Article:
The winning ideas from youth across the country: Future City Builders pitch-off results
From housing, to water, to emergency preparedness, see the winning ideas from Canada’s Future City Builders.
Published on June 10, 2019
After months of brainstorms, plans, discussions and workshops, the Future City Builders took to the stage to present their ideas for creating better cities.
The Future City Builders program engages youth across Canada as they develop work-ready skills, make new contacts and improve the health of their city. For months they worked on developing ideas based on their city’s theme to present to a panel of judges. The winning teams each received financing to turn their ideas into reality.
Check out a list of winners and their innovative ideas below.
Halifax – Housing
Halifax is one of the fastest growing cities in Canada. With that in mind, the seven groups in Hamilton’s 30Lab got to work preparing their pitches to address housing issues in eastern Canada.
Winners: ROOF ($5,000)
ROOF is a centralized online platform to help individuals find public services near them, such as addiction recovery, food resources, shelters, clinics, events, and emergency and mental health services. By centralizing all this information in one place, ROOF addresses housing insecurity through their web platform.
Runners-Up: HFX Resilient Housing Network ($1,500)
Vancouver – Emergency Preparedness
In Vancouver and surrounding communities, emergency preparedness is a popular topic for discussion. Rising sea level, increasingly frequent natural disasters and the effects of climate change were all on the minds of those pitching their ideas to the Vancouver panel.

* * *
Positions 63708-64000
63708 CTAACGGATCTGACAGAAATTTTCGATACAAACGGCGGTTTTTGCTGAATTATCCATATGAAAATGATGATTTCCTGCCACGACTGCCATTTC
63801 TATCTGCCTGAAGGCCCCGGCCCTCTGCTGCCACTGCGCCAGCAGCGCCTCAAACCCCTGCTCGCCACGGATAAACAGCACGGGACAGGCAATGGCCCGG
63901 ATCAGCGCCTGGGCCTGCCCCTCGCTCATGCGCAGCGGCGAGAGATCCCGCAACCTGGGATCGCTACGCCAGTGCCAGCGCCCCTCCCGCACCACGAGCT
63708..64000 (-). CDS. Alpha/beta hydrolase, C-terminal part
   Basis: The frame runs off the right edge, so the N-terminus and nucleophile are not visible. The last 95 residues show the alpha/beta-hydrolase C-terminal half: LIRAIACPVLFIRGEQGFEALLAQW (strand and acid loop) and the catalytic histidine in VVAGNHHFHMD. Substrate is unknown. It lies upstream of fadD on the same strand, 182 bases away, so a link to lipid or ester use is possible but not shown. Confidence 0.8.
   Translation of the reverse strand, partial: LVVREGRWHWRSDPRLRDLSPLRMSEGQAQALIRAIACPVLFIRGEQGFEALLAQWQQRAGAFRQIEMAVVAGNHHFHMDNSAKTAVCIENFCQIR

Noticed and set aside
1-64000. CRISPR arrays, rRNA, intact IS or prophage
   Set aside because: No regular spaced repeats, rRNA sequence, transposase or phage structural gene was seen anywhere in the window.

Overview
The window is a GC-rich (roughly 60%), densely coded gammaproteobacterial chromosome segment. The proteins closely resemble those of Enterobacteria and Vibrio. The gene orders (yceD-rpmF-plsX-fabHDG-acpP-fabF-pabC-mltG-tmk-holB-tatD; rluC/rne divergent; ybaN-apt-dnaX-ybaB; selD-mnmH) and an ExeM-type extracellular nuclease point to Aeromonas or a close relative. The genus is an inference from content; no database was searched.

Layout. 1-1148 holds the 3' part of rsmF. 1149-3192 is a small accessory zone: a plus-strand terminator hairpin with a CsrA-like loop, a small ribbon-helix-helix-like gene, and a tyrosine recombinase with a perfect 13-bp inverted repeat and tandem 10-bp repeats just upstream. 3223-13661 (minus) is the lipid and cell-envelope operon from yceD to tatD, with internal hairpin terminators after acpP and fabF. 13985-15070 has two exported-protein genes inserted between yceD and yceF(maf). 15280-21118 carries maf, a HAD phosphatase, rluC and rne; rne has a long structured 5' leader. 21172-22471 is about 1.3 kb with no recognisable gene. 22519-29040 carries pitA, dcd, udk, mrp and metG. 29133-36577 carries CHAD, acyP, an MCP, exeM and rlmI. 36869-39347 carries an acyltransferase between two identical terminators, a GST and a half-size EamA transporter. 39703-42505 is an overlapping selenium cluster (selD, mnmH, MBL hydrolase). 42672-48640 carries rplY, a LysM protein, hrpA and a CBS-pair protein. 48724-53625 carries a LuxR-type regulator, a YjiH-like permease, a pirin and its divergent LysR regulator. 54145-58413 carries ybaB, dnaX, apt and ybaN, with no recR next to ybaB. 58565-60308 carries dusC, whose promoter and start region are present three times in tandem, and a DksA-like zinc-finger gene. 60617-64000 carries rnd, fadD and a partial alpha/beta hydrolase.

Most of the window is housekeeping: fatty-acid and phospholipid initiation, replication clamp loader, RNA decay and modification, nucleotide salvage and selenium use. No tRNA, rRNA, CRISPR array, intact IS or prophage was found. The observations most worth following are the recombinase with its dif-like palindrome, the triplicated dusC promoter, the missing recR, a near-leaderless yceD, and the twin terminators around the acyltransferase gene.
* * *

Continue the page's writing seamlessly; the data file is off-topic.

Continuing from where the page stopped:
And a big congratulations to Pushpin for winning the $5,000 prize at tonight's Future City Builders Urban Action Pitch-Off event! Thank you to @youthfulcities, @EvergreenCanada, @RBC and @FutureCitiesCA for helping make this event happen. #fcbvancouver pic.twitter.com/cgwa8YJJEk— EvergreenBC (@EvergreenBC) April 9, 2019
Winners: PushPin ($5,000)
The winning idea in Vancouver was presented by PushPin, who proposed installing weather balloons at disaster support hubs across the city. During regular days, the balloons act as public art and wayfinding. In the event of an earthquake or other large-scale emergency, they will be released into the air so people in the area can find their nearest disaster-support hub.
Runners-Up: Disaster Games ($1,500)
Calgary – Food Resilience
In Calgary’s pitches, groups addressed urban food challenges in the city, from Calgary’s unusually short growing season, to Calgary’s high level of food waste, to the city’s reliance on international food shipments.
Photo courtesy of Star Calgary.
Winners: Feed Your Flat ($5,000)
Feed Your Flat will create modular, personalized gardening kits for apartment-dwellers, modified depending on the customers’ gardening experience, balcony-size, sunlight, etc. Their project was created in response to surveys from youth in Calgary that identified they do not have the knowledge or the space to grow their own food.
Toronto – Housing
It seems every day, a new headline comes out stating the obvious: housing in Toronto is in crisis. The Toronto cohort examined housing from a holistic perspective, unpacking and creating community projects that dealt with housing affordability, access and quality of housing.
The winner is CommunAlley! Congratulations to all the Toronto Future City Builders on their amazing housing solutions. pic.twitter.com/msdU2AQn3E— Evergreen (@EvergreenCanada) May 24, 2019
An interactive web map, CommunAlley allows homeowners to view the eligibility of their property for laneway housing. The program also provides next steps to begin the development process. By highlighting laneway housing in Toronto, the team aims to put a focus on making the most of underutilized spaces and building on the shoulders of existing communities.
Hamilton – Water
The City of Hamilton is surrounded by water. Bordered on one side by a Great Lake and dotted with waterfalls, the city is seemingly flush with the natural resource. Hamilton’s 30Lab worked to come up with ideas on ways to better utilize, protect and clean the resource of which they are most abundant.
The winning team in Hamilton pitched a community initiative called RainHaven. Through their work, they aim to map rain gardens in the City of Hamilton and to pilot one rain garden in the city designated as a space for youth engagement.
Congratulations to all the winners! We can’t wait to see where these ideas take you next. For more information on all the Future City Builders pitches, visit YouthfulCities.